More British tax increases for North Sea oil?

Tim Haïdar

As oil reserves and production rates in the North Sea head further into decline, mature fields are an ever-growing concern.

Ageing assets make operators' overall strategy and use of technology ever more important, with oil companies fighting to retain and develop their output.

Facilities in mature North Sea fields are being pushed well beyond their original lifespan, making asset integrity management strategies more crucial than ever.

On top of this, oil firms now face substantially bigger tax bills as a result of changes announced in the 2011 Budget. Could this spell disaster for struggling mature fields?

George Osborne's annual Budget statement, full details of which emerged on March 23rd, means that Britain's motorists will not immediately be required to pay more for their fuel, despite inflation and rising oil prices. But the chancellor's controversial decision may have come at a considerable cost to the already-declining North Sea oil industry.

Its future, which most would agree is absolutely vital to the UK economy, could be in serious doubt. The announcement of a levy increase, taking the government's windfall tax on North Sea oil and gas producers from 20 to 30 per cent, has sent shockwaves through the industry. Mr Osborne claimed that the tax hike had been necessary to fund his 1p reduction in fuel duty.

Speaking to the Guardian, James Smith, UK chairman of oil giant Shell, dismissed suggestions that consumers may end up paying back the extra cost of the tax - expected to raise as much as £10 billion - describing them as "nonsense".

He said that the industry would be unable to pass on its additional costs because of the way in which oil prices are set globally. Mr Smith noted how North Sea production costs had only a modest bearing on the international equation. And it appears he is not the only expert who thinks this way.
Derek Leith, oil and gas partner at Ernst & Young, added: "This is an internationally traded commodity. These taxes in the UK will not affect the price."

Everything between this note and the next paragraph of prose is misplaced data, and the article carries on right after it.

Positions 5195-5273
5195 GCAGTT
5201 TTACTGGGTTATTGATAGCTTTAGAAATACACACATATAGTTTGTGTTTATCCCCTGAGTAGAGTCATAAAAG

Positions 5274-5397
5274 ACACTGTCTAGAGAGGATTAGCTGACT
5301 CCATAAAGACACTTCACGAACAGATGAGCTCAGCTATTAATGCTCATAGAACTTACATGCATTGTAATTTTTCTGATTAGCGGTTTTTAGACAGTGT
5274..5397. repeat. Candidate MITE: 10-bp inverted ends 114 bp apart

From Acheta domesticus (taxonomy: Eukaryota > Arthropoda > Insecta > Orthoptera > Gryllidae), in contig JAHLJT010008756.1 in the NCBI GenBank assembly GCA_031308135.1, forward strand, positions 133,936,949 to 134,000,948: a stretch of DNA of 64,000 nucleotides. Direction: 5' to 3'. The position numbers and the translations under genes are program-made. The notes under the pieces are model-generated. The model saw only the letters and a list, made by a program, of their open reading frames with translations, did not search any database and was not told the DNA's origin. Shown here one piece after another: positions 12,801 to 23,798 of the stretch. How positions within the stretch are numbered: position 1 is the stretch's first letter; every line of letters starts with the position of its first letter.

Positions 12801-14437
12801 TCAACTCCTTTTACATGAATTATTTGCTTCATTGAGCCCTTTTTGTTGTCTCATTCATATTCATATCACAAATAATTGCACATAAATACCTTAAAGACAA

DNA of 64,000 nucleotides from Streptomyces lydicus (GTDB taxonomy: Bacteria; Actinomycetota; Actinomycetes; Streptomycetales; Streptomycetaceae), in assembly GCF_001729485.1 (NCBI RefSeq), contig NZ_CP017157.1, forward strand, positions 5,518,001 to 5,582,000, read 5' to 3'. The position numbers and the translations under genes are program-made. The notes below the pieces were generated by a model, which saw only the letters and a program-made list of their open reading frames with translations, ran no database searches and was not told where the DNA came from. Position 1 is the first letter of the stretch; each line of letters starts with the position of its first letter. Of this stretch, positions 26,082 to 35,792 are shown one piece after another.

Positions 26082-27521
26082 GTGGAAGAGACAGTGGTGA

As a result of the higher tax, companies are likely to be less able to exploit what is left in the North Sea's vast oil fields, which could have knock-on effects across the UK economy as a whole.

Oil and gas from the North Sea accounts for a huge proportion of British economic output, with over 500,000 jobs bringing in more than £30 billion each year. But as reserves in the North Sea's mature fields have dried up, Britain has become a net importer of fuel.

While dwindling reserves and ageing assets render mature North Sea fields less productive, advances in seismic geology and new engineering techniques have made the remaining oil accessible. Such advances have helped a second-generation North Sea oil industry to emerge.

This mainly consists of specialist companies seeking new, smaller fields that have historically been ignored. As an immediate consequence of the chancellor's Budget announcement, many of these smaller firms, including Valiant Petroleum and EnQuest, watched as their share prices plunged.

The implications of a greater tax burden have not gone unnoticed by the world's largest oil companies, however. ConocoPhillips, BP and ExxonMobil are currently all in negotiations over the sale of existing assets. As a consequence of the tax hike, the financials surrounding these deals will likely have to be re-evaluated.

Finally, one of the most important things to remember about the charges imposed on the North Sea industry is that the rates companies pay are already very high and mature fields are those which carry the heaviest tax obligation.

Operators in fields opened prior to 1993 would previously have paid 75 per cent in tax, but this is rising to 81 per cent. Meanwhile, producers with fields opened later than 1993 and were being charged 50 per cent, will now owe 62 per cent.

Although oil in the North Sea is admittedly in decline, there are still vast reserves to be recovered. In fact, Shell chairman Smith puts the total value of untapped North Sea oil at an estimated £1 trillion.

However, there is now a very real danger that if oil firms will not be able to generate the ample profits to keep their shareholders happy and the opportunity may have been missed. At the moment, it remains a guessing game as to where that will leave the UK economy.